Grease, as he’s known to his friends and clients, grew up in St. Paul, MN’s East Side and served in the U.S. Army from 1980 to 1986. He was stationed in Bamburg, Germany and Ft. Carson, CO and, afterwards, served 2 years in the Army Reserves. Greg was with 11 Bravo Company Infantry.
“When I arrived at Ft. Carson one of the Executive Officers was looking for a driver, so I volunteered. I drove a jeep for him, he liked my work ethic, and I then got a job driving for the Commanding Officer.”
“After my discharge, I wanted to continue my education, so I attended a graphic arts school. I guess art runs in my family, as my older brother is an airbrush artist, Dad was a woodworker, and my Mom was really crafty. I guess it rained down on us kids.”
“About that time, I wanted to get a tattoo, so I went to a guy’s shop and had a look around. His tattoo guns looked really rinky-dink so I decided to make my own, got into the business, and called it Tattoos From Grease. I began my tattoo career in 1989 and my original tattoo guns are still hanging on the wall of my shop.”
“One of the best things about being a tattoo artist is taking people’s ideas and turning them into something they can see. I use Sketchup to create tattoo patterns, which I use to apply the design outline to the skin. It’s a pretty good system, although for more involved projects the guidelines start to fade and then I just “freehand it” from there. I’ve been told that I have a good artistic vision and I’m known for my 3D tattoo effects.”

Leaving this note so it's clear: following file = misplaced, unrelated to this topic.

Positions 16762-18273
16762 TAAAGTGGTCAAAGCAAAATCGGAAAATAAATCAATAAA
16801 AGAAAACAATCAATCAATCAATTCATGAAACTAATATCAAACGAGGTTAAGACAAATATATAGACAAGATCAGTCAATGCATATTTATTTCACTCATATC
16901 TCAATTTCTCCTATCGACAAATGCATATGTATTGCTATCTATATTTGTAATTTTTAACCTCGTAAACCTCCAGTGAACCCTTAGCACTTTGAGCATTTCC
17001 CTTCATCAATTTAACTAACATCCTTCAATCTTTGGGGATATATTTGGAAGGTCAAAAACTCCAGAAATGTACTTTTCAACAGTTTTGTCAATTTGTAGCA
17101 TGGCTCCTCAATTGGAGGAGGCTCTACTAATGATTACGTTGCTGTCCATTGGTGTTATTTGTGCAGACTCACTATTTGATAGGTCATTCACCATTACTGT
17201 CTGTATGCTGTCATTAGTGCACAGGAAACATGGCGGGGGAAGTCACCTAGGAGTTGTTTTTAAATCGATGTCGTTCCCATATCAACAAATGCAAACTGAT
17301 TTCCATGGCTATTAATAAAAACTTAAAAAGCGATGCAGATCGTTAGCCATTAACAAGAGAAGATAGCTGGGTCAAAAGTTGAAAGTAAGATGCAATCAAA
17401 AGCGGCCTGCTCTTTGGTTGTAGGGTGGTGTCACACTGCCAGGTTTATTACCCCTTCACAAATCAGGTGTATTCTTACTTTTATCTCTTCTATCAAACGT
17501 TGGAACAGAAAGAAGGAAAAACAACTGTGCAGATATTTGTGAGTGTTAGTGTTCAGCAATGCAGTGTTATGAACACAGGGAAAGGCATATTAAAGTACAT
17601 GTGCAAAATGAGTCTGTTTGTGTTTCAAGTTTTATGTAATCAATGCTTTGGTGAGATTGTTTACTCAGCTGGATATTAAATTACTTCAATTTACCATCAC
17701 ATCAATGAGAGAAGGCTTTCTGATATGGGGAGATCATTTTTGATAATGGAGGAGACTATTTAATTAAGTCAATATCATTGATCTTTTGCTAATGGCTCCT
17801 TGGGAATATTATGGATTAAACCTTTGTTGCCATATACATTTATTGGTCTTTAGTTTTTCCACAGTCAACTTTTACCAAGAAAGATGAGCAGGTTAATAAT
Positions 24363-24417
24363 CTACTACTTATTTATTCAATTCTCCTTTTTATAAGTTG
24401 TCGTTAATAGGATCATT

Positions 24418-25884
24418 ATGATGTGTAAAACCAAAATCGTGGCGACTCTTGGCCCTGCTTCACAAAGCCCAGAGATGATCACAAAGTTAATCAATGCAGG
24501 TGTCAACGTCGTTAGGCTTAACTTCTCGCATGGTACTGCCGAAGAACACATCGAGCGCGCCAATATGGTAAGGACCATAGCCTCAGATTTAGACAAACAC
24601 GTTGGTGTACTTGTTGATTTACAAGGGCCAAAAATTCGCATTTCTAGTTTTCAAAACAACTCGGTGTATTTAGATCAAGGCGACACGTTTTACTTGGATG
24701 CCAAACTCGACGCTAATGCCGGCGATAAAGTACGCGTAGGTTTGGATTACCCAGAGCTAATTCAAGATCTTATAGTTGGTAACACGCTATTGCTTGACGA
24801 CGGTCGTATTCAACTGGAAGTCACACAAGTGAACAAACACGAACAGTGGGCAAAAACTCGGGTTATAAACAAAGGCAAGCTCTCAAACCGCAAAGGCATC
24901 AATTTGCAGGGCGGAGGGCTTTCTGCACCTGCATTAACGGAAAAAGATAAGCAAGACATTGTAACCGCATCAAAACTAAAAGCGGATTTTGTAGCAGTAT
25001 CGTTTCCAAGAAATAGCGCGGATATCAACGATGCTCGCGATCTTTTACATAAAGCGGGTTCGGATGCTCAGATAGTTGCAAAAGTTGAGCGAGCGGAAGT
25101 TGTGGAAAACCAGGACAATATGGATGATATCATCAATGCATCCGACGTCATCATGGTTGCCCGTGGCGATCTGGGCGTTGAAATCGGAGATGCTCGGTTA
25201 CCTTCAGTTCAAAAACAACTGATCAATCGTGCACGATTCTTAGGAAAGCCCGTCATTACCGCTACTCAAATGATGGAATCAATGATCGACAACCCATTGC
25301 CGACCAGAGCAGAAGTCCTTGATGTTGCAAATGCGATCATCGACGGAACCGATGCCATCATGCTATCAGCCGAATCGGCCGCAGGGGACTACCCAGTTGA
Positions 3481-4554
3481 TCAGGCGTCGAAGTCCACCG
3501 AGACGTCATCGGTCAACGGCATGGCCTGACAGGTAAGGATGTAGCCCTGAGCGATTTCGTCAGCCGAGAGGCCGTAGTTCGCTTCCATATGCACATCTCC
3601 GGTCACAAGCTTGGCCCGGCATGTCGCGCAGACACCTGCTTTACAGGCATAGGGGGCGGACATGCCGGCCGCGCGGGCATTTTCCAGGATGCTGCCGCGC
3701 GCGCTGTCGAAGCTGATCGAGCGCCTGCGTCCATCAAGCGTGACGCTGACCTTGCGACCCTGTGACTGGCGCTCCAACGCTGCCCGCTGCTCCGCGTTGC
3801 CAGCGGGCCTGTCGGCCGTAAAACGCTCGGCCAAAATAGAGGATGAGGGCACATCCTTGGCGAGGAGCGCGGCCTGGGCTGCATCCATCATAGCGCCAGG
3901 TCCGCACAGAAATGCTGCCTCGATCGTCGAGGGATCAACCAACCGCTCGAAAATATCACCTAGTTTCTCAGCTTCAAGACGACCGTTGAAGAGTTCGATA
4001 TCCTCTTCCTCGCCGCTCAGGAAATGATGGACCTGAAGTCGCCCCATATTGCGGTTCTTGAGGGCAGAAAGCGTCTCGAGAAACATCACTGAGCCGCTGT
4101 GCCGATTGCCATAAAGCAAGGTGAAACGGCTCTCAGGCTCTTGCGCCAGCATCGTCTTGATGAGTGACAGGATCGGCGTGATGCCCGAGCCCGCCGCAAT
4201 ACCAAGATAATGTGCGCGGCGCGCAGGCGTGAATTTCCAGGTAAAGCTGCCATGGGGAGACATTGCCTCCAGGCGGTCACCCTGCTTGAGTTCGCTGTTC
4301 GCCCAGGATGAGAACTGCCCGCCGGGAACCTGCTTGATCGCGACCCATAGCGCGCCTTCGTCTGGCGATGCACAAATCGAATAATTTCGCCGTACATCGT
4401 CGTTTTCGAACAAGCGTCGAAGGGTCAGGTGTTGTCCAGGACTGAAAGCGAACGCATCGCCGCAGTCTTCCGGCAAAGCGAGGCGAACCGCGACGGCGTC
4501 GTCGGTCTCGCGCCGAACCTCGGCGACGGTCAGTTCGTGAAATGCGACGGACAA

“I’ve been using CAD software since the early 90’s. At the time, there were only two programs and none of them were available to me when I was in Graphic Arts School. That would have been handy.”
“I just 3D print for hobby, making drones and quad copters. I’ve been flying them for 15 – 20 years, and now I can make my own parts after I crash. I’ve got a Sherine CNC machine that I’ve had for 12 years. Then, I decided to upgrade my shop and get an Afinia 3D printer.
When I was researching 3D printers, I found MAKE Magazine’s “Ultimate Guide To 3D Printing”. I selected the Afinia and found that it’s a really good machine and their customer service is top-notch. I’ve had the printer for a year and I love it, especially the small footprint. I’m also really happy with the Afinia filament. I’ve tried some others and keep coming back.”
I collect marbles and design and make display stands out of 3D printed and wooden parts. I’m building a Mario marble stand and I make the pieces and glue them together. Sometimes I paint the 3D printed parts to make them look like metal. I’ve posted a few pictures of my stands in marble-making group forums and have sold a few. I don’t want to turn that into a job, it wouldn’t be fun.
“Currently, I’m working on an 8” x 6” suitcase to hold and display some of my marbles. I’m incorporating 3D printed fixtures in wooden box, which I make on my CNC.”
“It’s really interesting to see how my interest in graphic arts, CAD, tattooing, woodworking and 3D printing have come together.”